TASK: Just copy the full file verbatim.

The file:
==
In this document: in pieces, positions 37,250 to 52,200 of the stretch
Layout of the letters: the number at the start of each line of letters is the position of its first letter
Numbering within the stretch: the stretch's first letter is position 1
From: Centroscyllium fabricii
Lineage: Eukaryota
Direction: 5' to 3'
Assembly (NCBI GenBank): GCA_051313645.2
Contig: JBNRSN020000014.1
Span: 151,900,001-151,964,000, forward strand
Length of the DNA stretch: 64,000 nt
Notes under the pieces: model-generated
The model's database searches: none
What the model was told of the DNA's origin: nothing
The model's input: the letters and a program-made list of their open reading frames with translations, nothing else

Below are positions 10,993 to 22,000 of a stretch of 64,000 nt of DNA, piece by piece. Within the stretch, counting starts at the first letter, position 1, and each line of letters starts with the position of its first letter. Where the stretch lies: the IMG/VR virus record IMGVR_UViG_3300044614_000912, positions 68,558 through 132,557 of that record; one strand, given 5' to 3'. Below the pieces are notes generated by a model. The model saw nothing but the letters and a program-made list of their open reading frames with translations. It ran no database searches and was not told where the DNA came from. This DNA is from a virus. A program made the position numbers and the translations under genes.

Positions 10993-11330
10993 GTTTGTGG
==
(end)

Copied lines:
In this document: in pieces, positions 37,250 to 52,200 of the stretch
Layout of the letters: the number at the start of each line of letters is the position of its first letter
Numbering within the stretch: the stretch's first letter is position 1
From: Centroscyllium fabricii
Lineage: Eukaryota
Direction: 5' to 3'
Assembly (NCBI GenBank): GCA_051313645.2
Contig: JBNRSN020000014.1
Span: 151,900,001-151,964,000, forward strand
Length of the DNA stretch: 64,000 nt
Notes under the pieces: model-generated
The model's database searches: none
What the model was told of the DNA's origin: nothing
The model's input: the letters and a program-made list of their open reading frames with translations, nothing else

Below are positions 10,993 to 22,000 of a stretch of 64,000 nt of DNA, piece by piece. Within the stretch, counting starts at the first letter, position 1, and each line of letters starts with the position of its first letter. Where the stretch lies: the IMG/VR virus record IMGVR_UViG_3300044614_000912, positions 68,558 through 132,557 of that record; one strand, given 5' to 3'. Below the pieces are notes generated by a model. The model saw nothing but the letters and a program-made list of their open reading frames with translations. It ran no database searches and was not told where the DNA came from. This DNA is from a virus. A program made the position numbers and the translations under genes.

Positions 10993-11330
10993 GTTTGTGG